Syria's warring sides kick off talks in Astana

Syria talks in Kazakh capital off to rocky start as no face-to-face discussions take place between rival delegations.

    ASTANA TALKS: WHAT WE KNOW

    • Meeting sponsored by Syrian government ally Russia and opposition backer Turkey
    • Syria's government sending 10 members, led by UN ambassador Bashar al-Jaafari
    • Opposition delegation made up of about a dozen armed groups and the High Negotiations Committee
    • US not sending a team, but being represented by its ambassador to Kazakhstan
    • Staffan de Mistura, the UN's Syria envoy, also attending the talks

    A delegation of Syrian rebels attending a new round of talks in Kazakhstan's capital will not hold direct talks with representatives of the government, according to opposition sources.

    The meetings in Astana, organised by Russia and Turkey, are aimed at strengthening a shaky ceasefire that has largely held despite incidents of violence across Syria.

    Opposition spokesman Yahya al-Aridi said the rebels had backed out of the first session of face-to-face negotiations on Monday, accusing the government of Bashar al-Assad of violating the December 30 truce deal brokered by Russia and Turkey. 

    "If there is seriousness in making these talks lead to something substantial, formality won't be that important," Aridi told Al Jazeera.

    READ MORE: Rebels focused on ceasefire at Astana peace talks

    "We haven't seen any signs of commitment to the ceasefire; there should be clarity and agreement on this first."

    But Bashar al-Jaafari, the head of the Syrian government delegation, also accused rebels of not keeping their end in the ceasefire deal - particularly in Wadi Barada, a strategic area in the Damascus suburbs and home to a major water facility.

    Speaking to reporters in Astana, Jaafari repeatedly referred to the rebel delegation as representatives of "terrorist armed groups" and said the agenda for the talks is "not ready yet".

    Al Jazeera's Mohammed Jamjoom, reporting from Astana, described the start of the talks as "rocky", saying the lack of direct negotiations raised concerns about the effectiveness of the meeting.

    "It is making diplomatic sources wonder how effective these talks will be, because these meetings really hinged on the idea that the rebels and government representatives will meet face-to-face," Jamjoom said.

    "At this stage, there is a lot of concern behind scenes about how these talks will go."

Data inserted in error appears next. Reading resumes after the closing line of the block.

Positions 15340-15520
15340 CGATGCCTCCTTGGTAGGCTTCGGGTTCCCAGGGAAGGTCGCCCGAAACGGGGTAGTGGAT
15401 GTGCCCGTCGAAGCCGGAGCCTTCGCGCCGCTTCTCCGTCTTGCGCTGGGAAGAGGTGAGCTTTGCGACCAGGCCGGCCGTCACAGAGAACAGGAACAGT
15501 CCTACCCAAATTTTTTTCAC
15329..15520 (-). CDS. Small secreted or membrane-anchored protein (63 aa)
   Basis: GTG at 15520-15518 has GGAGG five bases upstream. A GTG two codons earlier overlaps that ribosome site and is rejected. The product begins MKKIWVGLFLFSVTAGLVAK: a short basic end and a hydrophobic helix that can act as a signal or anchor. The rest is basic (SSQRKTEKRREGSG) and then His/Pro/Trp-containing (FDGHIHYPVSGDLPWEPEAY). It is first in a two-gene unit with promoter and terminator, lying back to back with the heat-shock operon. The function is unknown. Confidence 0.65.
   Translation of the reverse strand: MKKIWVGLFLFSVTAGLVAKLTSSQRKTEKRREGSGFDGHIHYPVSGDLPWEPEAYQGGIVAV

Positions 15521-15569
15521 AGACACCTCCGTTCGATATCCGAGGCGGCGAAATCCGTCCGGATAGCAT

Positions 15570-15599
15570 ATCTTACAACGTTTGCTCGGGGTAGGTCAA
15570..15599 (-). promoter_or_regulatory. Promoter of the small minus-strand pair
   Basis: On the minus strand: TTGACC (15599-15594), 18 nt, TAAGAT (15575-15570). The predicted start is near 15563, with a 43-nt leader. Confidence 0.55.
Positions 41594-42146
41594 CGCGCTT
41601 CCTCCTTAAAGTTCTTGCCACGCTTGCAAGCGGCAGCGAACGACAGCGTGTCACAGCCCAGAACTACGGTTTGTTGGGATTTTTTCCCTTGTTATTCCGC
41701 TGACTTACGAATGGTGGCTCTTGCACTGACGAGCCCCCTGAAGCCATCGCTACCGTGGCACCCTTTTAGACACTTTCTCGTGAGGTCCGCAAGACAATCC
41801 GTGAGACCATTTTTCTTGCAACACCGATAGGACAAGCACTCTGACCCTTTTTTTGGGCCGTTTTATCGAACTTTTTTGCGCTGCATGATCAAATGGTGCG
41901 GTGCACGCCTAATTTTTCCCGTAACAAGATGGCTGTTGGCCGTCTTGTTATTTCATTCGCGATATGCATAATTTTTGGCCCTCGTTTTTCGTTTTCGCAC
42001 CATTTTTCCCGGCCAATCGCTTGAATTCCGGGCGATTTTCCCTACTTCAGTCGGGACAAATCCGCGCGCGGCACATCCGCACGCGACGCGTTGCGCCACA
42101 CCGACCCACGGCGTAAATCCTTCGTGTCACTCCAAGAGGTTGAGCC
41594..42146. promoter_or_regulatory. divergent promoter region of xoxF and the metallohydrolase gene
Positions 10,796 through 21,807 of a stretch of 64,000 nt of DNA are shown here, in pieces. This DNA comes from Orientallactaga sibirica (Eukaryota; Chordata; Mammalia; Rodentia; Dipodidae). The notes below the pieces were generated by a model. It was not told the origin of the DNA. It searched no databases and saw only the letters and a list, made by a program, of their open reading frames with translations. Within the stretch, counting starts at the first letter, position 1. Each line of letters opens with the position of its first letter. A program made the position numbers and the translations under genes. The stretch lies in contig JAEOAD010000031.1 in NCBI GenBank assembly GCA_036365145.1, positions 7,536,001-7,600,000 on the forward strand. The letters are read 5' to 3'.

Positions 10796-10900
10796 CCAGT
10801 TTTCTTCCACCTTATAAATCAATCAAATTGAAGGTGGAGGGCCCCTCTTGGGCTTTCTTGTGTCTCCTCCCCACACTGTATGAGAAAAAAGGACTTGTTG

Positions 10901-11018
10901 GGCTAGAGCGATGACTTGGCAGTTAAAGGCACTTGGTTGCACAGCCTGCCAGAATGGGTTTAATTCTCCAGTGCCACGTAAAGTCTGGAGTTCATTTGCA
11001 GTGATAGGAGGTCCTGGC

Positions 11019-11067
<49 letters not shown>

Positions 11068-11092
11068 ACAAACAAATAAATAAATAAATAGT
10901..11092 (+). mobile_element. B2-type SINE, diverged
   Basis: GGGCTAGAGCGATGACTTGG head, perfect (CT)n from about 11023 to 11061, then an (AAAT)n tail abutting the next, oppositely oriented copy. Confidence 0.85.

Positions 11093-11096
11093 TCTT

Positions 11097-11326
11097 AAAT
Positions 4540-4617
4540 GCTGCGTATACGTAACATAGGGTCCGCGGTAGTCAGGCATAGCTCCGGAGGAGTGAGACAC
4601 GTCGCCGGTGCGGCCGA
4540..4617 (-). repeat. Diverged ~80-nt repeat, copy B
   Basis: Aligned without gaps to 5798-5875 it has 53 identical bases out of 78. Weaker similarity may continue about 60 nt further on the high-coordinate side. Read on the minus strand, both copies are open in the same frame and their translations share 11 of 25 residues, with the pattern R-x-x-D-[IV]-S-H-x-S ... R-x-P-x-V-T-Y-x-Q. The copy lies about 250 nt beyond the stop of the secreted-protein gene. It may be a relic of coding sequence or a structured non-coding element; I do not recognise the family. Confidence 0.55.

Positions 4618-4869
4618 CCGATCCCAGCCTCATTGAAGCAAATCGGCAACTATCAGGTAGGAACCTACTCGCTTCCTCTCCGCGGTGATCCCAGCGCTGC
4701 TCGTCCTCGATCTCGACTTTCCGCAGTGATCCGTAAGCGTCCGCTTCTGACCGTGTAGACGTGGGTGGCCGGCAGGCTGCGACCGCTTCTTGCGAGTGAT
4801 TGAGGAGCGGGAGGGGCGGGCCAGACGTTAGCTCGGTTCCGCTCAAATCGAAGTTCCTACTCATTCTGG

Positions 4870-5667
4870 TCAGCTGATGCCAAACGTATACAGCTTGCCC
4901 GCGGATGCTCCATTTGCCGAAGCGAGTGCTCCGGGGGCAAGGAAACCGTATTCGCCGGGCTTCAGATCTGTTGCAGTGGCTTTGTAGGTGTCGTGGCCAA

Organisers have played down expectations of a breakthrough, with Numan Kurtulmus, Turkey's deputy prime minister, saying the prospect of an immediate solution was still distant.

    "There are parties that have been at war with each other for six years around the table at Astana," he told journalists on Monday.

    "A solution in one or two days should not be expected."

    The negotiations in Kazakhstan, which are expected be over by midday on Tuesday, are likely to be followed by United Nations-mediated diplomatic talks in Geneva, Switzerland, on February 8.

    "The talks in Astana are not an alternative to the Geneva talks next month, but are an additional step," Roman Vassilenko, the Kazakh deputy foreign minister, said.

    Ceasefire, aid

    The December 30 truce has largely been holding, despite pockets of violence, specifically in the suburbs of the capital Damascus, where Syrian government forces have been advancing to retake strategic areas.

    Before the talks, Jaafari had played down Turkey's role as a party to the talks and said the agenda would focus on strengthening last month's truce.

    "Turkey is violating Syrian sovereignty, so there is no Syrian-Turkish dialogue," he said, a reference to Turkish support for anti-Assad armed groups in the north of Syria.

    READ MORE: In Astana, Russia is 'in full charge'

    Syrian opposition officials also said they were focused on securing the current ceasefire, as well as getting humanitarian aid to people living under siege.

    "The besieged areas should be relieved from the torture," Aridi told Al Jazeera on Monday.

    "Aid should reach these besieged areas and the principle of kneel or starve to death should also be humanely removed."

    When asked whether the rebels would sign an agreement to continue negotiations in February's meeting in Geneva, Aridi replied: "It depends on the productivity and fruitfulness of these [Astana] talks. If they are quite successful, there could come a product, a political one, that could be used in the Geneva talks."

    Although Ankara and Moscow have backed opposing sides of Syria's nearly six-year conflict, they have worked hand-in-hand in recent weeks to try to secure an end to the war.

    The US Trump administration was invited to participate in the talks, but did not send a delegation.

    Washington will instead be represented by its ambassador to Kazakhstan, according to the US state department.

    Staffan de Mistura, the United Nations special envoy for Syria, will also be attending the talks to play a supportive role. 

    UN envoy for Syria, Staffan de Mistura, on Sunday hailed the talks as a "good initiative", in comments carried by Russian news agencies.

    France and Britain will also be represented at the ambassador level, according to a European diplomatic source.

    Hundreds of thousands of Syrians have been killed during the war, which initially started when largely unarmed anti-government uprisings against Assad erupted in 2011.

    More than 12 million people, approximately half of the country's prewar population, have also been displaced over the course of the war.

    Additional reporting by Zena Tahhan and Dylan Collins in Astana.

    SOURCE: Al Jazeera and news agencies


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